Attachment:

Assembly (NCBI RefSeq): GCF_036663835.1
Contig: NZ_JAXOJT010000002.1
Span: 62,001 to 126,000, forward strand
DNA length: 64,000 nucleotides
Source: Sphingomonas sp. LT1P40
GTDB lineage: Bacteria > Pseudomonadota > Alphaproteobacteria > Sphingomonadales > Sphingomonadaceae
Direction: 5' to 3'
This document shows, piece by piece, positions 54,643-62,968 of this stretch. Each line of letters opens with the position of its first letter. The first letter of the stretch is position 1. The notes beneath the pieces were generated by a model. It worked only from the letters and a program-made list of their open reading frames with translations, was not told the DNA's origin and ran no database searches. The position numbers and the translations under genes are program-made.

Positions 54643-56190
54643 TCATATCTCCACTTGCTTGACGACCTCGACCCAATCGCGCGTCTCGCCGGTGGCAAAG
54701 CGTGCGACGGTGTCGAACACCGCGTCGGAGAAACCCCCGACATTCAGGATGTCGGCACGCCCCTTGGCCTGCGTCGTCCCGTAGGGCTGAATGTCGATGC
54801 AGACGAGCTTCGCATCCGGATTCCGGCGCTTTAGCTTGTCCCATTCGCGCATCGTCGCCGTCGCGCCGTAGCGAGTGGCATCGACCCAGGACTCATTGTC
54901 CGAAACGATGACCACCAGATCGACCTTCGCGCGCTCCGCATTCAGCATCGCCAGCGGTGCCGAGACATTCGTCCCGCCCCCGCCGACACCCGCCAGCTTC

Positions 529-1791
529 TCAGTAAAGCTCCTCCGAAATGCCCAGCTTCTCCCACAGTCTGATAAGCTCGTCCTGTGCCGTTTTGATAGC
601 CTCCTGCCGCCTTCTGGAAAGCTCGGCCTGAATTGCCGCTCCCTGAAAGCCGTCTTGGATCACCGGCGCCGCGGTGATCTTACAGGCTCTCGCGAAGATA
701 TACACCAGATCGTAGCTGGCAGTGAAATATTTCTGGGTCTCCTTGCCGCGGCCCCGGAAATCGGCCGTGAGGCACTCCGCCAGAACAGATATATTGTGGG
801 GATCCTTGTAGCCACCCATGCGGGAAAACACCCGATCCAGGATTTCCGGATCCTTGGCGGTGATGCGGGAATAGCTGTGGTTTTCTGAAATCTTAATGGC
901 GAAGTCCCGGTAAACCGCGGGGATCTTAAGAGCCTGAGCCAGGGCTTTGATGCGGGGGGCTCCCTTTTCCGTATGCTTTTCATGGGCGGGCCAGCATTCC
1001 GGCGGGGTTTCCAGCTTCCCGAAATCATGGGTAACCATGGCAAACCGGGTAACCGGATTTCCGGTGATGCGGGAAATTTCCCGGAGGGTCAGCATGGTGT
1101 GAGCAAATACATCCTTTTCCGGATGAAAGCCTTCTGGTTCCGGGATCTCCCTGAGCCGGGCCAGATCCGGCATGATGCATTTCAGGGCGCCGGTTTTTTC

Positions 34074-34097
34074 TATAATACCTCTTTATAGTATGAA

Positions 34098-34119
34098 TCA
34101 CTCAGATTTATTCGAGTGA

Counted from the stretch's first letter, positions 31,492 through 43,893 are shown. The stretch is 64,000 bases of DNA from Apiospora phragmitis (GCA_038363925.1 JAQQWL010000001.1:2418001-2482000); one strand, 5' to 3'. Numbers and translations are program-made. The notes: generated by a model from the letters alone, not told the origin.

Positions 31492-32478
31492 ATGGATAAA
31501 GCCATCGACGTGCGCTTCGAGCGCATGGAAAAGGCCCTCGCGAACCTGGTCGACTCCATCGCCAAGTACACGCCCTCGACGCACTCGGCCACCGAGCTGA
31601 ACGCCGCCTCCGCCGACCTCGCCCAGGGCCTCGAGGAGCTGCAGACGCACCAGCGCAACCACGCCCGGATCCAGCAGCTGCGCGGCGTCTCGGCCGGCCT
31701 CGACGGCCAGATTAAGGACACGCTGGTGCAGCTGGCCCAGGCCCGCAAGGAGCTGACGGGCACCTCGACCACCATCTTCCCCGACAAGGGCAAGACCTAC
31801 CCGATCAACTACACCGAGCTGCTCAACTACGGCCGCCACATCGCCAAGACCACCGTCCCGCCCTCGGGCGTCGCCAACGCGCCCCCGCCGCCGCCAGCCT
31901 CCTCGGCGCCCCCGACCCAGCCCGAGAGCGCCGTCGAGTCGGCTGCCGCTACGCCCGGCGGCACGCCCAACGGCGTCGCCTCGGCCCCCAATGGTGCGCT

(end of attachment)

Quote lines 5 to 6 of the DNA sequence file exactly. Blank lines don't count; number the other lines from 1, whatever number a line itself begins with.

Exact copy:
Source: Sphingomonas sp. LT1P40
GTDB lineage: Bacteria > Pseudomonadota > Alphaproteobacteria > Sphingomonadales > Sphingomonadaceae